Remote, unfriended, melancholy, slow,
Goldsmith inconsiderately replied, "Yes." Johnson immediately cried out, "No, sir, you do not mean tardiness of locomotion: you mean that sluggishness of mind which comes upon a man in solitude."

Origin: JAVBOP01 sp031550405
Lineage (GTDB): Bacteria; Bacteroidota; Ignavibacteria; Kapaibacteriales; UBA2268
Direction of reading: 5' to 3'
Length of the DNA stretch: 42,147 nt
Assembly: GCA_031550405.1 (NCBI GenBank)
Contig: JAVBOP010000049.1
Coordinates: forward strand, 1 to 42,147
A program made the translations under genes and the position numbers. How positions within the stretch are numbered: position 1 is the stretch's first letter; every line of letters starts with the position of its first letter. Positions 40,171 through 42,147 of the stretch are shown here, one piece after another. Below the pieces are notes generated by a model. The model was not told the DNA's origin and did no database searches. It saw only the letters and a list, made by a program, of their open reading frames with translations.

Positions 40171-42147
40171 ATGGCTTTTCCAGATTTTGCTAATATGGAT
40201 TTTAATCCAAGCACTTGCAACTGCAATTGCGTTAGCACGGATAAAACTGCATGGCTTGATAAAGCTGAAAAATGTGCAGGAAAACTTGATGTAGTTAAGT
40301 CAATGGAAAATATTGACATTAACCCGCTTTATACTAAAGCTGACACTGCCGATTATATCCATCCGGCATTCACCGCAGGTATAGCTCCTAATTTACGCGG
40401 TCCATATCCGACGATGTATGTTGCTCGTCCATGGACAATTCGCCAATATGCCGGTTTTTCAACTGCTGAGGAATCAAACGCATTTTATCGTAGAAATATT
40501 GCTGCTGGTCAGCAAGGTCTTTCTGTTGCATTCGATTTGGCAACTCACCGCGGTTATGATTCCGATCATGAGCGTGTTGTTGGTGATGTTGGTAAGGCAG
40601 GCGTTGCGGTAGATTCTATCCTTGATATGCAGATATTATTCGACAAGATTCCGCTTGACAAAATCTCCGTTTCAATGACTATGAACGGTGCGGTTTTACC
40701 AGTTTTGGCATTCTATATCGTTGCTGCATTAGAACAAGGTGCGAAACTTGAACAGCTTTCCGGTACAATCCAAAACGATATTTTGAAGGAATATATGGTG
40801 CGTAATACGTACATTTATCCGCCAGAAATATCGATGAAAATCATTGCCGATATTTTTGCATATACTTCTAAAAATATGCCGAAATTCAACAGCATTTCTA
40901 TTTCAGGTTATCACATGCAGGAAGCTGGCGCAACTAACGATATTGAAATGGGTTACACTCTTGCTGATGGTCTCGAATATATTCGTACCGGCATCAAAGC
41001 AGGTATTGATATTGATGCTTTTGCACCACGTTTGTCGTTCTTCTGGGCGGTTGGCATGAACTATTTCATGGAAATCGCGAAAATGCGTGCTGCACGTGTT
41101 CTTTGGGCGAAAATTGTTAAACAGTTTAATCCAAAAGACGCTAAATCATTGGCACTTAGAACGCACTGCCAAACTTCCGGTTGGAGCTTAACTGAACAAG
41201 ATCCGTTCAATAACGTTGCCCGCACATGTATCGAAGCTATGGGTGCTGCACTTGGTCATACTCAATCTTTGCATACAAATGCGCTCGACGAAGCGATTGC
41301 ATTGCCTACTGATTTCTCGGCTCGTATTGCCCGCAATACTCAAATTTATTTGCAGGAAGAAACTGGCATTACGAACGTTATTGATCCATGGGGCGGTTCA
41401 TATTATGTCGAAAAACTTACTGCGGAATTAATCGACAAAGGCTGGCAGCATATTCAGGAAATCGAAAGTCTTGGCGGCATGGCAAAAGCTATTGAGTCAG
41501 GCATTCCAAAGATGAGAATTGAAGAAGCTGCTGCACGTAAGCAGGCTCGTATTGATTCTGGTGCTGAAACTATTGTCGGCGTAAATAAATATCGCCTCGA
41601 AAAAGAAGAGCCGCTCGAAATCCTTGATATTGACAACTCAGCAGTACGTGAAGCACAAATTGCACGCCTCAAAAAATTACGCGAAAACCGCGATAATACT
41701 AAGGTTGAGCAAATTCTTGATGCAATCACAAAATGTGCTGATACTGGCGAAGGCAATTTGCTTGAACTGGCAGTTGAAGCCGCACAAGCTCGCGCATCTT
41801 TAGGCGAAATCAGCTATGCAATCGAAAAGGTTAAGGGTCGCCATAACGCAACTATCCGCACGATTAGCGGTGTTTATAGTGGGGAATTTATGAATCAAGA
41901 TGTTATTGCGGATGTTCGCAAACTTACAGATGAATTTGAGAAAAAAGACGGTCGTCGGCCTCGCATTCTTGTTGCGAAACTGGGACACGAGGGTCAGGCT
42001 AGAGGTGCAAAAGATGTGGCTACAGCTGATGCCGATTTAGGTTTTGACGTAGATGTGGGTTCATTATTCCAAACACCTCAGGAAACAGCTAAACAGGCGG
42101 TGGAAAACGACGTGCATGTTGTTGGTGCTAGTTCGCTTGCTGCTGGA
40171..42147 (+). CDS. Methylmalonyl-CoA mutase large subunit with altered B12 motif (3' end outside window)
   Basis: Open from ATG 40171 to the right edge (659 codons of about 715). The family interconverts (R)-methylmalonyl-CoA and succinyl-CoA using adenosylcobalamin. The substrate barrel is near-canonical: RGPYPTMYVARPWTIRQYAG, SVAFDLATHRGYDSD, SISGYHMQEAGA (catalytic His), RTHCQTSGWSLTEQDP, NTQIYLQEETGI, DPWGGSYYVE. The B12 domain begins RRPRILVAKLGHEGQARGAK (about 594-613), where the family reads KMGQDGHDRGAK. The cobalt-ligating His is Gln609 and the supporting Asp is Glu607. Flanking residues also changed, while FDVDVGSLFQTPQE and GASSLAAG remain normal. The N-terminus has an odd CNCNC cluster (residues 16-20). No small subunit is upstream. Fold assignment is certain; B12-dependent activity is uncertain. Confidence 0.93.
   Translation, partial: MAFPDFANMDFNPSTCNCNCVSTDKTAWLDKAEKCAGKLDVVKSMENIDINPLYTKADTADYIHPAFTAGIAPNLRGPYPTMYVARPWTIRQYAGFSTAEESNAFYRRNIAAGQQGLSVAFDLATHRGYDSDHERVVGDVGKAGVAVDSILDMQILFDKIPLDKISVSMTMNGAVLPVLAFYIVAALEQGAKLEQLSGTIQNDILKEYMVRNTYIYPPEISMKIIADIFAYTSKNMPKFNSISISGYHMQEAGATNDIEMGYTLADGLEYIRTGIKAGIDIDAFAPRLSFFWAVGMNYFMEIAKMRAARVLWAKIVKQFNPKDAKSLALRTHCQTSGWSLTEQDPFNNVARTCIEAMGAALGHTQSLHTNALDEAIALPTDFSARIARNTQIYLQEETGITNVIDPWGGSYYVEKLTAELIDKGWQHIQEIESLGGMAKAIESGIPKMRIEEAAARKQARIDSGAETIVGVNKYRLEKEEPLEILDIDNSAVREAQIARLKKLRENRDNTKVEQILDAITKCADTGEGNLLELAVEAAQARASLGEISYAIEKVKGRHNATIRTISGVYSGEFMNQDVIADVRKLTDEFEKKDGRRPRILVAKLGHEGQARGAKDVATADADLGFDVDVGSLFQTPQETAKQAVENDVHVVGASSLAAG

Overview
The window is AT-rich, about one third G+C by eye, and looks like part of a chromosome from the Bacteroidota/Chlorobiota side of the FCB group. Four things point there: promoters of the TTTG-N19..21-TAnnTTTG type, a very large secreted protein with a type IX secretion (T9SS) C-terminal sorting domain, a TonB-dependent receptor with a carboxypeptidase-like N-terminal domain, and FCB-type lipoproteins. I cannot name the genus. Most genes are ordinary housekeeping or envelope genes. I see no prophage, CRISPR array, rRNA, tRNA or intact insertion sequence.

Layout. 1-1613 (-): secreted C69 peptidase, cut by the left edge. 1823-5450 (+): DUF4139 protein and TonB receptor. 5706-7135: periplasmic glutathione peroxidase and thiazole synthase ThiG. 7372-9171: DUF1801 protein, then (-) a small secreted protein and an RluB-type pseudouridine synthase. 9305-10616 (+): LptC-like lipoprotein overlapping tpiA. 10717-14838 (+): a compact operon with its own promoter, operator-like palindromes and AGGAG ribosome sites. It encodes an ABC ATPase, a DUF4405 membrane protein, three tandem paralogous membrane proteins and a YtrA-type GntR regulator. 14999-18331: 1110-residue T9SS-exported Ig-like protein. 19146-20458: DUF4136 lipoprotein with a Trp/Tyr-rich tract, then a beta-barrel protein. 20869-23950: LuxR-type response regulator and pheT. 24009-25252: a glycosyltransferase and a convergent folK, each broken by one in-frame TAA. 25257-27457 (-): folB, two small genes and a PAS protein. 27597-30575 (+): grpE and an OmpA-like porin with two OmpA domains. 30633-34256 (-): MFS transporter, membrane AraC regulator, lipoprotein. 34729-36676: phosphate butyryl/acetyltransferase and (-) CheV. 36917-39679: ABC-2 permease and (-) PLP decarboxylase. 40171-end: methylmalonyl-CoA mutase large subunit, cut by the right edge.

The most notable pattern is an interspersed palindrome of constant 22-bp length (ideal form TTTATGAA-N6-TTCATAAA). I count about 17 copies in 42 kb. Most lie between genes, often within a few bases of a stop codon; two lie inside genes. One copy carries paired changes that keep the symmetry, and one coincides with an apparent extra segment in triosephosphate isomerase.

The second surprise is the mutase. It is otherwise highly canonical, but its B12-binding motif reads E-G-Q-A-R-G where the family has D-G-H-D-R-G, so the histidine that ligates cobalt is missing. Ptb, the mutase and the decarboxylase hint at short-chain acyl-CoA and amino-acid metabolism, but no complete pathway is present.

If such be the experience of the great masters of language and literature, why should we wonder that the smaller men, who have command of a smaller vocabulary, and only an imperfect appreciation of the laws of rhetoric or even of grammar, should often find difficulty in rendering themselves intelligible? That blunder known as neglect of the antecedent may lead to the absurdest misapprehension. Here is a choice example, selected from the proceedings of the New York Common Council, May 12, 1869: "Resolved, That the Comptroller be and is hereby directed to draw a warrant in favor of David Sherrad for the sum of $350, to be in full compensation for loss sustained by reason of his horse stepping into a hole in the pavement in South Street, at the foot of Pine Street, on the 17th of February, 1869, from the effects of which he died." Here are many astonishing statements. That David should have died from the effects of his horse stepping into a hole is a notable fact in itself. That he could be compensated for his own death by the paltry sum of three hundred and fifty dollars passes belief. Indeed, the very absurdity of the passage is its own safeguard. We know what the writer meant, because what he said is so evidently nonsense. Advertisers are frequent sinners in this respect. Here is a sample which appeared in the London Times in February, 1862: "Pianoforte, Cottage, 7 Octaves-the property of a Lady leaving England in remarkably elegant walnut case on carved supports. The tone is superb and eminently adapted for any one requiring a first-class instrument." The Saturday Review pounced upon this gem of English and commented upon it as follows: "We have heard of Arion riding on a dolphin, and of the Wise Men of Gotham who went to sea in a bowl; we have heard of Helle on her ram, and of Europa on her bull; but we never before heard of a lady designing to cross the English Channel in a remarkably elegant walnut case with carved supports. Indeed, we might go so far as to ask whether the carved supports are those of the walnut case or of the lady herself. In either case, they would seem equally ill adapted to struggle with the winds and the billows."